Much of marketing is about communicating a brand’s superiority relative to other brands. It makes sense – the reason for building a brand is to make it price inelastic, for people to have the belief that it offers something worth paying more for. Superiority is a common objective found in briefs and it’s often a metric chased after in tracking reports.
We want people to believe our brand is better than others.
There’s nothing wrong with any of that. A strong value perception is what makes a brand, well, valuable.
But there’s still a widely held belief in marketing that superiority is a function of rational persuasion. A simple assumption that if you can convince people with logic why brand x is better than brand y, they won’t dispute the logic and purchase it next time round.
For decades now we’ve known this isn’t the way the human brain decodes (advertising) information.
We know we don’t rationally evaluate every single choice we make.
We know the brain’s System 1 processes and contexts are the driving force behind decision-making
We know most communication is implicit appealing to the emotional, sub-conscious brain
We know that distinctiveness is more effective than product differentiation
And we know that at the end of the day, brands get bought because of mental and physical availability – fame and ease of purchase are what count.
And yet, the industry still tries to convince itself that people sit at home logically evaluating advertising messages. Inexplicably, so much of marketing is still geared towards providing rational reasons as to why one brand outperforms another with the kind of cognitively processed messaging that our brains try to filter out as much as possible to conserve energy.
There’s no denying great brands start with a great product. And by all means communicate the product’s core functionality in order to increase saliency- to make the brand mentally available when it’s most needed to be recalled.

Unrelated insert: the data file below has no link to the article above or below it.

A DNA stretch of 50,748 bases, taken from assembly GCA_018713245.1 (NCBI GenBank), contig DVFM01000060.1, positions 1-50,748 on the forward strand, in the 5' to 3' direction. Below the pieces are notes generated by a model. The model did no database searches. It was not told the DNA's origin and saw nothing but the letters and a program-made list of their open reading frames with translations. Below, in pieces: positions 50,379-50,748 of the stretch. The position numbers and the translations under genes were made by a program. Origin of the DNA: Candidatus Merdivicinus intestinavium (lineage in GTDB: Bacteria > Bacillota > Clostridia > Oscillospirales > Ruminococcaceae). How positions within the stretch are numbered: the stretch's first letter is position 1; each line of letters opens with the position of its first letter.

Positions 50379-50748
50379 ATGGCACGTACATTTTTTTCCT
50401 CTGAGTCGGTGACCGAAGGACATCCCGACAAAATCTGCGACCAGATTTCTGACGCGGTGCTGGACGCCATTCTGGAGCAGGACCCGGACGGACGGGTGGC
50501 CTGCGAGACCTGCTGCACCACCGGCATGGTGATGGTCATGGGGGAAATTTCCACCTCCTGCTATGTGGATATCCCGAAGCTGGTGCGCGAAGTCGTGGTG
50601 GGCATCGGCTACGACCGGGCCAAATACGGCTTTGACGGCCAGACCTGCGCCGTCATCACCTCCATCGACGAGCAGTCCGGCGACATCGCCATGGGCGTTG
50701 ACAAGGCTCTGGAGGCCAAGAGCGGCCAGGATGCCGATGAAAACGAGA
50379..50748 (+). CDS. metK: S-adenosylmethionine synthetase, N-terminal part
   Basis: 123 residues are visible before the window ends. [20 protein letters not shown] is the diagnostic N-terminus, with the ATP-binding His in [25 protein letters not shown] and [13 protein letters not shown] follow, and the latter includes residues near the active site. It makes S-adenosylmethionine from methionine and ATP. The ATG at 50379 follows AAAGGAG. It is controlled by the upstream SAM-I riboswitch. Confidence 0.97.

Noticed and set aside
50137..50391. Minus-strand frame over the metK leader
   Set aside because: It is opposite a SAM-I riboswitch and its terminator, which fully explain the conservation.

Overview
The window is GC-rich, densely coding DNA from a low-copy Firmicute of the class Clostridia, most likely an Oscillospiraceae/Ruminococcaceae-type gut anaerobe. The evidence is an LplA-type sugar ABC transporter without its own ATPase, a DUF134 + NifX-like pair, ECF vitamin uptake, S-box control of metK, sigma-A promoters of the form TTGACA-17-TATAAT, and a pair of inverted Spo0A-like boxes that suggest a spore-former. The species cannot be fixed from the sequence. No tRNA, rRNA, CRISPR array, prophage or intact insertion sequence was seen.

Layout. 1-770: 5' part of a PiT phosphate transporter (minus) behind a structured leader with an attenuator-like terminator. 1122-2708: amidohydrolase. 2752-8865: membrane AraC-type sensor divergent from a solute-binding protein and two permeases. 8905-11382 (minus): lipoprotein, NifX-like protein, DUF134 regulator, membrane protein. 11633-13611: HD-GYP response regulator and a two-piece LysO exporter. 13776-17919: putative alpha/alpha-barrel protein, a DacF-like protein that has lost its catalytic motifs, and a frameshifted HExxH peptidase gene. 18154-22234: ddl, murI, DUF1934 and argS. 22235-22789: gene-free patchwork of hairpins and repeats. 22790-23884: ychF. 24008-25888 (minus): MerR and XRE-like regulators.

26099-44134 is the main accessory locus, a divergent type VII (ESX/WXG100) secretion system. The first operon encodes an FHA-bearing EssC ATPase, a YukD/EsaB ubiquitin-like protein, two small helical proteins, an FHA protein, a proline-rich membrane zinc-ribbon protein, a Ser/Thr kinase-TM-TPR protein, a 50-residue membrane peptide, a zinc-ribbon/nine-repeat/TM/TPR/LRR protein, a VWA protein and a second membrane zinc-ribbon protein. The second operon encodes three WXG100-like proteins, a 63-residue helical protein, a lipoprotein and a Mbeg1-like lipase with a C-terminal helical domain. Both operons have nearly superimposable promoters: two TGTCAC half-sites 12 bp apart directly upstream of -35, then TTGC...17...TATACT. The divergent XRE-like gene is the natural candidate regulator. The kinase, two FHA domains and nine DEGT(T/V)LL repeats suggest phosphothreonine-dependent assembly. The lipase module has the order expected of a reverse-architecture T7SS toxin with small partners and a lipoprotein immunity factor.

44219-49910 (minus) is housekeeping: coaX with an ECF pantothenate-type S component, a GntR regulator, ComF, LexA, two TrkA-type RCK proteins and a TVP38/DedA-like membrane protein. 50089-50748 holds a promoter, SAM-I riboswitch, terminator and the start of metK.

Superiority derives from the feeling people have about the brand, the meaning, relevance and ideas they attach to the brand beyond the product’s physical attributes.
Those emotions and memory associations are buried deep inside the brain, they’re not stored in the effortful, slow and calculating working memory part that rational and persuasion based advertising appeals to. And given an opportunity to conserve it’s energy from cognitively processing things it couldn’t care less about, our brains ignore this kind of rationally persuasive stimulus.
The intangibles, the memory associations and emotions one has towards a brand are the what makes a brand mentally available when it needs to be recalled from deep within our sub-conscious brain.
Effectiveness studies continually show that we best achieve price inelasticity through creating intangible feelings, emotions, meanings, ideas and associations attached to the brand held in people’s minds. Attempting to rationally persuade people of the product’s physical features relative to other brands will at best be quickly forgotten in the over-worked cognitive part of our system 1 brain, or at worst completely ignored.